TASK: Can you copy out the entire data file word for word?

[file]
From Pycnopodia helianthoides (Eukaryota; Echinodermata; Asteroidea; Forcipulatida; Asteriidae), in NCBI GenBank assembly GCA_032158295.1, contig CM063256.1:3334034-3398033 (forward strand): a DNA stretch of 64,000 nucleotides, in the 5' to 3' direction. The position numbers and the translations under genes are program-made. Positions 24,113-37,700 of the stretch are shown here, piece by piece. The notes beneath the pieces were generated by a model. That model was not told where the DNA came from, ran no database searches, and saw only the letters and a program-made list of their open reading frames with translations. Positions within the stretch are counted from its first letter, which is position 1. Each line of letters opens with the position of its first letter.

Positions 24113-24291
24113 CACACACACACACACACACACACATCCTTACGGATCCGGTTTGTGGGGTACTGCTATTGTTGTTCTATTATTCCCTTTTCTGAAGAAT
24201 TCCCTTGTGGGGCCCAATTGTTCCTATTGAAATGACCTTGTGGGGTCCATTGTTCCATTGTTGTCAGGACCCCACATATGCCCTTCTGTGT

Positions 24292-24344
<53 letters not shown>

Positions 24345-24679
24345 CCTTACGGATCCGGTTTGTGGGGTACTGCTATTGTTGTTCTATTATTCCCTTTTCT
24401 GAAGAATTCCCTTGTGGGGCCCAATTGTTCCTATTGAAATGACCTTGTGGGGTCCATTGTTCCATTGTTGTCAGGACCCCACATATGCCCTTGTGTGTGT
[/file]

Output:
From Pycnopodia helianthoides (Eukaryota; Echinodermata; Asteroidea; Forcipulatida; Asteriidae), in NCBI GenBank assembly GCA_032158295.1, contig CM063256.1:3334034-3398033 (forward strand): a DNA stretch of 64,000 nucleotides, in the 5' to 3' direction. The position numbers and the translations under genes are program-made. Positions 24,113-37,700 of the stretch are shown here, piece by piece. The notes beneath the pieces were generated by a model. That model was not told where the DNA came from, ran no database searches, and saw only the letters and a program-made list of their open reading frames with translations. Positions within the stretch are counted from its first letter, which is position 1. Each line of letters opens with the position of its first letter.

Positions 24113-24291
24113 CACACACACACACACACACACACATCCTTACGGATCCGGTTTGTGGGGTACTGCTATTGTTGTTCTATTATTCCCTTTTCTGAAGAAT
24201 TCCCTTGTGGGGCCCAATTGTTCCTATTGAAATGACCTTGTGGGGTCCATTGTTCCATTGTTGTCAGGACCCCACATATGCCCTTCTGTGT

Positions 24292-24344
<53 letters not shown>

Positions 24345-24679
24345 CCTTACGGATCCGGTTTGTGGGGTACTGCTATTGTTGTTCTATTATTCCCTTTTCT
24401 GAAGAATTCCCTTGTGGGGCCCAATTGTTCCTATTGAAATGACCTTGTGGGGTCCATTGTTCCATTGTTGTCAGGACCCCACATATGCCCTTGTGTGTGT